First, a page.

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Blog Exercises: April Random Editing Day

It’s the April Random Editing Day in our ongoing series of Blog Exercises. With Spring in the air, flowers and trees blooming, it’s time to flex your editing muscles on four blog posts this month. If you are having trouble finding random posts, think of a keyword that best describes your site or a topic […]

Blog Exercises: Does Your Site Look Spammy?

Does your site look spammy? How would you know whether or not your site looks spammy? It’s time for a spam check. Web design is hard, especially if you aren’t an expert. Yet, in many ways you are an expert if you are a fan of the web. You’ve seen enough sites to know the […]

Fight Against Trackback Death

I’ve heard the many threats of trackbacks and pingbacks dying over the years, going the way of the virtual dinosaur, but I’m terrified to hear from Andraz Tori that Typepad is killing pingback functionality and stating that WordPress might be considering it, removing the joy of getting a notification that someone online is talking about […]

WordPress Anniversary: WordPress and Evil

As I look back on the ten years of WordPress, there is a dark side to blogging. While many blamed WordPress for the evil, like guns, WordPress doesn’t cause evil, people cause evil. In fact, WordPress, Automattic, and the WordPress Community has fought longer and harder against the evil doers in the world than most […]

Blog Exercises: Clean Up Your Most Popular Posts

“It’s dated 2008. It must be useless.” This was the response to an article I tweeted out recently. Yes, the article was dated 2008. Did that mean it wasn’t a valid, timely, and invaluable resource? It was, but that’s not the point. Some people equate old with useless. With the aging population gaining the majority […]

Blog Exercises: The Content Project Form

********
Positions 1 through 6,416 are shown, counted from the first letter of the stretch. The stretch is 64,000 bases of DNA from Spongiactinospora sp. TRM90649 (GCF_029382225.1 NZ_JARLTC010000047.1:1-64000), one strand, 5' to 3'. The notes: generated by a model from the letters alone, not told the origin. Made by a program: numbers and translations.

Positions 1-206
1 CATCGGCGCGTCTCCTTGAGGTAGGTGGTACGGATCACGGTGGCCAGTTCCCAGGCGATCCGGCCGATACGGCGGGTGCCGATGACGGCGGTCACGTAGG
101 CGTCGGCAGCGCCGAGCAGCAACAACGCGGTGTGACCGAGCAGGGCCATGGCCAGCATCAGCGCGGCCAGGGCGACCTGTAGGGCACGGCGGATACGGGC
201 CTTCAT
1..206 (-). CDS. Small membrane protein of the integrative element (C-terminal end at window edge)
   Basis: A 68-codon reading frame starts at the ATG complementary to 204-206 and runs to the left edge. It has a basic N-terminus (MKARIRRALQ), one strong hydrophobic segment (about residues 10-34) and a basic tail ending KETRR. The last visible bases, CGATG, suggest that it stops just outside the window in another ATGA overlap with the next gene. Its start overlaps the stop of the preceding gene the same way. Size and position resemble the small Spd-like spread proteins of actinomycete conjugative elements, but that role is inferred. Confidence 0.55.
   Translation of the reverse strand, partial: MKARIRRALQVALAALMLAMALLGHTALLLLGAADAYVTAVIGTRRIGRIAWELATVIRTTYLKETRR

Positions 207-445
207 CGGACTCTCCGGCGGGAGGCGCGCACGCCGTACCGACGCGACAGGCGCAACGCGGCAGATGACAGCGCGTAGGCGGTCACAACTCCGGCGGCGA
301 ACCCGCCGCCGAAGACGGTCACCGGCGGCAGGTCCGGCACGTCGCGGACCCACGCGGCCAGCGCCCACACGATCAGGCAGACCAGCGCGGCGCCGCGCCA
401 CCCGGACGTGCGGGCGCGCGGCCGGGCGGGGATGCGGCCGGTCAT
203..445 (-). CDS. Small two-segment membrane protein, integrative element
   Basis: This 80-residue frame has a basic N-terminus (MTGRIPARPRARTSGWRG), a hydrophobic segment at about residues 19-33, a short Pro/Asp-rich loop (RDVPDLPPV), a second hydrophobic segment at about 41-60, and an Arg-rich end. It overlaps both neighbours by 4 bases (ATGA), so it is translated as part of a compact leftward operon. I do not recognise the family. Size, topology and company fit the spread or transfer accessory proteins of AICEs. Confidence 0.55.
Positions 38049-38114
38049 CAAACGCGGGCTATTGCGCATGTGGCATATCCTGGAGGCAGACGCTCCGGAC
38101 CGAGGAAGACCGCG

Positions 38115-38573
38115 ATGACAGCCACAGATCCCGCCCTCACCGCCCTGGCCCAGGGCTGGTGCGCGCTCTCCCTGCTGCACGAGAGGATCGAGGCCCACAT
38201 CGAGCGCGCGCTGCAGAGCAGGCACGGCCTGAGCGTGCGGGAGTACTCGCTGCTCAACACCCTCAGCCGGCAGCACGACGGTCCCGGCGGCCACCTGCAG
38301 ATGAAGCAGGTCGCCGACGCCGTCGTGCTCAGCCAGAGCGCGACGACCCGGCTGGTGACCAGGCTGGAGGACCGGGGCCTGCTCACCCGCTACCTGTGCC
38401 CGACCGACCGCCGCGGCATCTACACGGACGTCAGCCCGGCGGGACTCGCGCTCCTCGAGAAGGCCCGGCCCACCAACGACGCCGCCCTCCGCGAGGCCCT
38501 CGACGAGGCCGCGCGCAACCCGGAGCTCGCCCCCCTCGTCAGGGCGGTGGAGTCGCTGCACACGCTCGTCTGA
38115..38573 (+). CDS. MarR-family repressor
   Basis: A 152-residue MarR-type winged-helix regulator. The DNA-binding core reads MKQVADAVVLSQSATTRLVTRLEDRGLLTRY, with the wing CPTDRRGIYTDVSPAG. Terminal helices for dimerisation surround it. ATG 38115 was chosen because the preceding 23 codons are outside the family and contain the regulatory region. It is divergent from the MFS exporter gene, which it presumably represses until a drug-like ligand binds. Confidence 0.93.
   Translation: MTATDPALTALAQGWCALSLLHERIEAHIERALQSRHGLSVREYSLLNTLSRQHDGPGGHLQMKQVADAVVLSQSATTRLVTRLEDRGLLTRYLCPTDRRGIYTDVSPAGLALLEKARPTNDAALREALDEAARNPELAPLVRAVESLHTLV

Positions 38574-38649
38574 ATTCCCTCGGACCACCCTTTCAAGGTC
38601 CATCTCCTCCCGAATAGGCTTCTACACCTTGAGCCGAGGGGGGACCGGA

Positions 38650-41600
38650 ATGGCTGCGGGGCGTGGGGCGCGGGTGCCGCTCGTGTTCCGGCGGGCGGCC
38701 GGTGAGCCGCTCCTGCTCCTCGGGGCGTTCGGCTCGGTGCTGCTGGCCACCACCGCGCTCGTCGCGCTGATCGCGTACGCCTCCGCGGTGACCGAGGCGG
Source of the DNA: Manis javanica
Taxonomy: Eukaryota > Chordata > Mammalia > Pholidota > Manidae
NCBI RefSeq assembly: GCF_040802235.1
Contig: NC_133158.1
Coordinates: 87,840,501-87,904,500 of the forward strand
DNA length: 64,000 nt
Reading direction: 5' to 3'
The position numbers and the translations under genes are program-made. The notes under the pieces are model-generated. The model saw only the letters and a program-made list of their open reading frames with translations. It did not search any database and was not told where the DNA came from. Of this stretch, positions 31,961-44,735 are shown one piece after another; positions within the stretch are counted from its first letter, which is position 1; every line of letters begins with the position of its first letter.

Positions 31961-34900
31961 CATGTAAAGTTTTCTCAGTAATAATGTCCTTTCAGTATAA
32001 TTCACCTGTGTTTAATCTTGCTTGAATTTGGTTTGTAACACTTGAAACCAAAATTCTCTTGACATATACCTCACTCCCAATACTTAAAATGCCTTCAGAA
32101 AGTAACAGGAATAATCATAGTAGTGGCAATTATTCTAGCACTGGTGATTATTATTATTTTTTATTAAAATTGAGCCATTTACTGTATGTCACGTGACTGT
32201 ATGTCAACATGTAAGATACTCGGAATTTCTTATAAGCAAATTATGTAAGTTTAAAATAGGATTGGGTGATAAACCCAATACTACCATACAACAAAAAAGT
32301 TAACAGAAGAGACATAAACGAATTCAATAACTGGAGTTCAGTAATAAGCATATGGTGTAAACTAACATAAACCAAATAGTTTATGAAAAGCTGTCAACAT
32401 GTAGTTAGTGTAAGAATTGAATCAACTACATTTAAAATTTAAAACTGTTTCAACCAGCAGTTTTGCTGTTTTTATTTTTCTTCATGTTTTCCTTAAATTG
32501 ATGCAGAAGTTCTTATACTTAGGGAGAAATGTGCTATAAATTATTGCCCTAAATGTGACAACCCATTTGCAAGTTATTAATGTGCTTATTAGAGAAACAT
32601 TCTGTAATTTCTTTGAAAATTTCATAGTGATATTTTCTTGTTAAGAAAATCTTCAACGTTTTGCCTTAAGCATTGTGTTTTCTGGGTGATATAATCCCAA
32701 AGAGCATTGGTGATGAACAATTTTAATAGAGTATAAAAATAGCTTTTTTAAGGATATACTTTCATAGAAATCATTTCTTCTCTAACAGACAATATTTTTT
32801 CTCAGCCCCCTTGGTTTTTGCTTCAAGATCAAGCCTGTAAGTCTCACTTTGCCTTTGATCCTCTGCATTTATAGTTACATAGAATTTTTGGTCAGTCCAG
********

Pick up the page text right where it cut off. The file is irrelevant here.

In these year-long Blog Exercises dealing with editorial or content calendars, we’re working on exploring all the dates you can add to your calendar, including adding seasonal post content and other date-sensitive blog posts and articles. In this exercise, we’re going to create a content project form. The goal of a content project form is […]

Blog Exercises: Random Editing Day

Welcome to the first “Random Editing Day” as part of the Blog Exercises series. The purpose of Random Editing Day is to help you edit and upkeep your site, but also to revisit and revise posts of the past. Throughout this year we are going to have monthly editing exercises to help you flex your […]

Happy Holidays and Onward!

We survived the Mayan Calendar. We’ve survived planets lining up. We’ve survived attacks on our person, our community, our faith, and our country. Just another year. As we charge forward this coming year, here are some things to look forward to here on Lorelle on WordPress and on my other sites, and many things to […]

DuckDuckGo: The Search Engine You Need to Meet

Recently, DuckDuckGo has been turning up in my referrers list. Curious about the name, and thinking it was a spam site, DuckDuckGo needed investigation. Seems I’ve been missing out on what could be the major competition to Google as a search engine. Here is a quick summary of what I learned about DuckDuckGo. It is […]

PDX WordPress Meetup Group: WordPress Codex Night

The WordPress Meetup Group in Portland, Oregon, has invited me to tonight’s meetup at the US Bancorps Building in downtown PDX to talk about the WordPress Codex, the online manual for WordPress Users, and how to contribute. I’ll show them some basics about the Codex and we’ll spend a couple hours working on maintenance tasks […]

May Day Protests: Having Your Say Beyond the Web

Yesterday was the annual May Day protests across the United States. I stumbled upon the Portland, Oregon, May Day protest parade on my way to meet with the panel members for the WordPress Theme Panel at WebVisions 2012. The power of the blog is the ability to have your say. A blog doesn’t guarantee the […]

201 WordPress Books

As part of my project to bring WordPress into colleges nationally, I did a quick survey of how many books have been published about WordPress. I was asked by several major publishers to publish the first book in English on WordPress but had to decline due to my traveling schedule and work load, so it’s […]

WordPress Stats and Numbers: Breaking Their Own Records

Working on developing a core of WordPress classes for Clark College and preparing for the next “Introduction to WordPress” college course in a couple weeks, I’ve put together some statistics on WordPress you might find helpful – and stunning. WordPress continues to break records set by others, but more often lately, break records set by […]

What My First WordPress College Class Taught Me

As the last day of class approaches for the world’s first WordPress College Course at Clark College in Vancouver, Washington, and the next one begins in a couple weeks (filling fast), I’d like to share some lessons my students taught me about WordPress – and teaching. They taught me humility and pride. I stand truly […]

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